By Rebecca Harshbarger
“Peck Moss Group.” “Brack Capital.” “For Sale.” These are some of the signs and new neighbors that have been popping up along the Bowery, dismaying local residents, as a new boutique hotel district is burgeoning in a neighborhood rich with history. While college students and tourists flock to the Bowery’s new nightlife attractions, including recently opened bars, such changes are loathed by longtime residents.
“The logic of building these high-rise developments along the historic Bowery is disingenuous,” said David Mulkins, a high school teacher and Bowery-area resident. “This has become an attractive area because of its low-rise, historic character, its thriving arts community and cultural mix,” he said. “All of this is being rapidly destroyed by these high-rise towers. It’s a very sad moment for the history and culture of this city.”
The rate of development has been accelerating in recent years, according to the new ad-hoc Bowery Association Network, or BAN. Some of the major developments include the Bowery Hotel at 335 Bowery whose rooms start at more than $400 a night the new AvalonBay buildings centered around Houston St., and the New Museum at 235 Bowery. Up to seven new hotels are being developed on the Bowery very close to its southern Chinatown borders.
“Obviously, the hotels are for tourists and not for residents,” said Esther Wang, from the Committee Against Anti-Asian Violence, or CAAAV.
Many of the city’s Asian-American residents have been concerned about the impact that the Bowery’s gentrification will have on Chinatown, into which the boulevard extends.
“A lot of our tenants who have lived in Chinatown for decades are, unfortunately, going to be priced out of their homes,” Wang said. “Clearly, the effect is going to be extremely negative on the tenants of Chinatown, many of whom are low-income and have lived in the same neighborhood for decades.”
Last year, BAN members first met to trace the course of development and gentrification in the neighborhood. The new group is focused on building strategies to resist development on the Bowery that the group feels is largely negative.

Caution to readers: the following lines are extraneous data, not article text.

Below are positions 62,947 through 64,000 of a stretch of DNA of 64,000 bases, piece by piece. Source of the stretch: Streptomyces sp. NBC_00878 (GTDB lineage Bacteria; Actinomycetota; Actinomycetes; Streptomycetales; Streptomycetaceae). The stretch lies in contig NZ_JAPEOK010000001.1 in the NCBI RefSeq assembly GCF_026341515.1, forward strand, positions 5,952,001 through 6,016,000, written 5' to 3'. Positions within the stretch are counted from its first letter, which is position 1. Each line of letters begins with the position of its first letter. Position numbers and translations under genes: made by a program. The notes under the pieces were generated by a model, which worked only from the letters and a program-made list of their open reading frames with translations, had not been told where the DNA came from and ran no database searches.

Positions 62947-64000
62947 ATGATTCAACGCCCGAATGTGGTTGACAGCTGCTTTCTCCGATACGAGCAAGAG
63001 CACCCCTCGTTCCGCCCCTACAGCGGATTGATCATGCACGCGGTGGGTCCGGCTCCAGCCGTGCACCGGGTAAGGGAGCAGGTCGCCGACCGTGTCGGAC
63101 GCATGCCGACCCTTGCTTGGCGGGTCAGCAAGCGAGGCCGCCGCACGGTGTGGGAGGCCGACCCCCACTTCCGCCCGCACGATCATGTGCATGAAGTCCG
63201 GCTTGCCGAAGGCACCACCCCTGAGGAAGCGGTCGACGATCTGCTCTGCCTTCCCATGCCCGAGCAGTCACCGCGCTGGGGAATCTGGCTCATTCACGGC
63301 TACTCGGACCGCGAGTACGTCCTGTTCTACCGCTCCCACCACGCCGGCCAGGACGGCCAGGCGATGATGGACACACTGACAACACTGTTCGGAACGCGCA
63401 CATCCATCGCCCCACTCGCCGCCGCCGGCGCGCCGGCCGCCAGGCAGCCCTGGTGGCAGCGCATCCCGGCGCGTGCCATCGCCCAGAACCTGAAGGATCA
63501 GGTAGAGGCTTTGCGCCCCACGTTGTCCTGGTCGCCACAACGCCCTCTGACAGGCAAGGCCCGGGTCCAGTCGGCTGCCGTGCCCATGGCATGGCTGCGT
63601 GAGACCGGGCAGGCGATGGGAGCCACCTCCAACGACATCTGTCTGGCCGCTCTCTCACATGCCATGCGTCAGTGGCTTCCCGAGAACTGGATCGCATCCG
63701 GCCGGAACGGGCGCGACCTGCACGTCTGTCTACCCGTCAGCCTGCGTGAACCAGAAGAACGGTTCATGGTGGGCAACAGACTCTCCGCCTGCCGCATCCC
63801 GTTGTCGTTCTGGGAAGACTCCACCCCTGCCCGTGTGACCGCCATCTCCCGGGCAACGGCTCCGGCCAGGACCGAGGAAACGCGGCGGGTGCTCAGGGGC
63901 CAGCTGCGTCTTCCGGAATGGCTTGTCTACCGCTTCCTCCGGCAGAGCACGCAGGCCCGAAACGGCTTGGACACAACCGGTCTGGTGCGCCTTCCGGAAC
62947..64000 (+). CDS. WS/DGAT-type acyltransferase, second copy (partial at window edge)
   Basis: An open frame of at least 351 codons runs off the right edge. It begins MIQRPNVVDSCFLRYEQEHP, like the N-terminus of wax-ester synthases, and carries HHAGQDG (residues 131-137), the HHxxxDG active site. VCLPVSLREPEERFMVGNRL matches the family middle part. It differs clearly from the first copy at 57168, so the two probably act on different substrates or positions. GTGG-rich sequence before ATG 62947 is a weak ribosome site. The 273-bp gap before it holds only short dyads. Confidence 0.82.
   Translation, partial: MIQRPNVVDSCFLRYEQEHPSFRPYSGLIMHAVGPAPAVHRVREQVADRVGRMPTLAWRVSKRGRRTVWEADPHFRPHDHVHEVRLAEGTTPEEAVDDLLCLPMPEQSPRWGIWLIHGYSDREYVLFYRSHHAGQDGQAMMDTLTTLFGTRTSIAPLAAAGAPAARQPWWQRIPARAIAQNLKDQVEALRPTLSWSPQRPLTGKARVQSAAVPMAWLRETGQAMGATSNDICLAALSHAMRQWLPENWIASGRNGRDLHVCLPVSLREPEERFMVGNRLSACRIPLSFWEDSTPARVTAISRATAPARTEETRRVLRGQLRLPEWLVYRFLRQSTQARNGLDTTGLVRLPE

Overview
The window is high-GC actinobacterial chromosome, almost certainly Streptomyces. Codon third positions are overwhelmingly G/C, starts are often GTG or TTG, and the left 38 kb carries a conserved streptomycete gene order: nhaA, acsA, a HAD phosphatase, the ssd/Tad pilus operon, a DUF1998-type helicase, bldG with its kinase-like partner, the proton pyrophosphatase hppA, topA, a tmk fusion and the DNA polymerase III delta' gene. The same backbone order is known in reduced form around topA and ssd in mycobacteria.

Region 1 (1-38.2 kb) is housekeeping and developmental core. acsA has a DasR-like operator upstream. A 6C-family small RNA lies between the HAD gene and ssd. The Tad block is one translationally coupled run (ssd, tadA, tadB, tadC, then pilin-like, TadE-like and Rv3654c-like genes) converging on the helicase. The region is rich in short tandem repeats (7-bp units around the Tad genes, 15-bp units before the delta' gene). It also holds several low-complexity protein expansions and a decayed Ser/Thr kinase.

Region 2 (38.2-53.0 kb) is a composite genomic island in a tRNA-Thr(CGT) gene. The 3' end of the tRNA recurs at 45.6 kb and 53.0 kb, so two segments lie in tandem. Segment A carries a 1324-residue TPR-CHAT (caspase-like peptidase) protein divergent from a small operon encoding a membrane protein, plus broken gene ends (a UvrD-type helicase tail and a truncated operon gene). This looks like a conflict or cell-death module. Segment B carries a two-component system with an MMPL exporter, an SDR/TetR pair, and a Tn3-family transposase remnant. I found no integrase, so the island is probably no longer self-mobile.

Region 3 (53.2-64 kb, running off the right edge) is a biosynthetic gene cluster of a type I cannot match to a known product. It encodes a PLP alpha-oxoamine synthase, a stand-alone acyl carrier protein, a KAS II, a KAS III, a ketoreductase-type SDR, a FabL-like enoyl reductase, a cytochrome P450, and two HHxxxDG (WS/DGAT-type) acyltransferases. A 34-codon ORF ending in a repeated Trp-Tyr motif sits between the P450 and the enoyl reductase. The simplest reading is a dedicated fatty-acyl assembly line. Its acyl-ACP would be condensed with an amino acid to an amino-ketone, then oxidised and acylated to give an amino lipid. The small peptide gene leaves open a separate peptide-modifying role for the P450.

“We need people to understand what’s going on,” said Anna Sawaryn, one of the group’s founders. “People don’t really see the big picture, how quickly it’s going on and the impact this is having on the community.”
The Bowery is both a neighborhood and a street. The street runs from the East Village and Cooper Square in the north to Chatham Square and Chinatown in the south. On either side of the Bowery are Little Italy and the Lower East Side.
“Some of the oldest buildings in the city are on the Bowery,” noted Mulkins. “Before there was a Broadway, the Bowery was the entertainment mecca of the city. Many famous writers, photographers and filmmakers have lived in and taken inspiration from the area. There is a lot of tenant harassment going on, and the massive influx of bars and clubs has dramatically reduced the quality of life in our neighborhoods, in our community.”
BAN members are extremely concerned about the lack of landmarking along the Bowery. The group hopes to hold discussions with local councilmembers about development’s impact on the neighborhood’s quality of life, affecting issues ranging from noise violations and gentrification to changing the overall dynamic of the Bowery. Much of the development is as of right, meaning no special permits or input from the community are needed.
“City planning should really do some planning and take responsibility for the as-of-right zoning,” said Sawaryn. “There are no studies being done, nothing mitigating the negative impact on the community. People are being forced out of their homes. People are afraid.”